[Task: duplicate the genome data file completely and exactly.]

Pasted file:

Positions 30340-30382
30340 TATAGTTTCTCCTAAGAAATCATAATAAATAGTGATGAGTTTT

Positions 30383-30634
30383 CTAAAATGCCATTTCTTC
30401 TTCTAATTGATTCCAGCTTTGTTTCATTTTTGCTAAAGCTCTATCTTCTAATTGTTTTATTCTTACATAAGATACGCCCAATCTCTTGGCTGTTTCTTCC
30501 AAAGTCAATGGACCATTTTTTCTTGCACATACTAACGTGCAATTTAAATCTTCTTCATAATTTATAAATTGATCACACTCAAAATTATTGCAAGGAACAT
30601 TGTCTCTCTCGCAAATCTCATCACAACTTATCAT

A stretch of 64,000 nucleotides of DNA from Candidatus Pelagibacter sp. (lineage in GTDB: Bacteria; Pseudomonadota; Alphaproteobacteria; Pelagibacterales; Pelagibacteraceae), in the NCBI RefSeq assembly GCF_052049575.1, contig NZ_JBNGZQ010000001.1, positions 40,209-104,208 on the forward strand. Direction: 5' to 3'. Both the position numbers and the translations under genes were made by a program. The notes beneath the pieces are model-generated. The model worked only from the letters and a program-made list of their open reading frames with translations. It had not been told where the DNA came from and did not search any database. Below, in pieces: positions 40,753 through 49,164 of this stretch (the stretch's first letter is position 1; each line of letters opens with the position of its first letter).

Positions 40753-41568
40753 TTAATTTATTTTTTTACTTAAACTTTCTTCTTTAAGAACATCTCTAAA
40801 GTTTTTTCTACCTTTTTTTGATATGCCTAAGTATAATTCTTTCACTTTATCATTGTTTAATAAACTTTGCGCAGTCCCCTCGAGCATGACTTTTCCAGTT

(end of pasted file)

Positions 30340-30382
30340 TATAGTTTCTCCTAAGAAATCATAATAAATAGTGATGAGTTTT

Positions 30383-30634
30383 CTAAAATGCCATTTCTTC
30401 TTCTAATTGATTCCAGCTTTGTTTCATTTTTGCTAAAGCTCTATCTTCTAATTGTTTTATTCTTACATAAGATACGCCCAATCTCTTGGCTGTTTCTTCC
30501 AAAGTCAATGGACCATTTTTTCTTGCACATACTAACGTGCAATTTAAATCTTCTTCATAATTTATAAATTGATCACACTCAAAATTATTGCAAGGAACAT
30601 TGTCTCTCTCGCAAATCTCATCACAACTTATCAT

A stretch of 64,000 nucleotides of DNA from Candidatus Pelagibacter sp. (lineage in GTDB: Bacteria; Pseudomonadota; Alphaproteobacteria; Pelagibacterales; Pelagibacteraceae), in the NCBI RefSeq assembly GCF_052049575.1, contig NZ_JBNGZQ010000001.1, positions 40,209-104,208 on the forward strand. Direction: 5' to 3'. Both the position numbers and the translations under genes were made by a program. The notes beneath the pieces are model-generated. The model worked only from the letters and a program-made list of their open reading frames with translations. It had not been told where the DNA came from and did not search any database. Below, in pieces: positions 40,753 through 49,164 of this stretch (the stretch's first letter is position 1; each line of letters opens with the position of its first letter).

Positions 40753-41568
40753 TTAATTTATTTTTTTACTTAAACTTTCTTCTTTAAGAACATCTCTAAA
40801 GTTTTTTCTACCTTTTTTTGATATGCCTAAGTATAATTCTTTCACTTTATCATTGTTTAATAAACTTTGCGCAGTCCCCTCGAGCATGACTTTTCCAGTT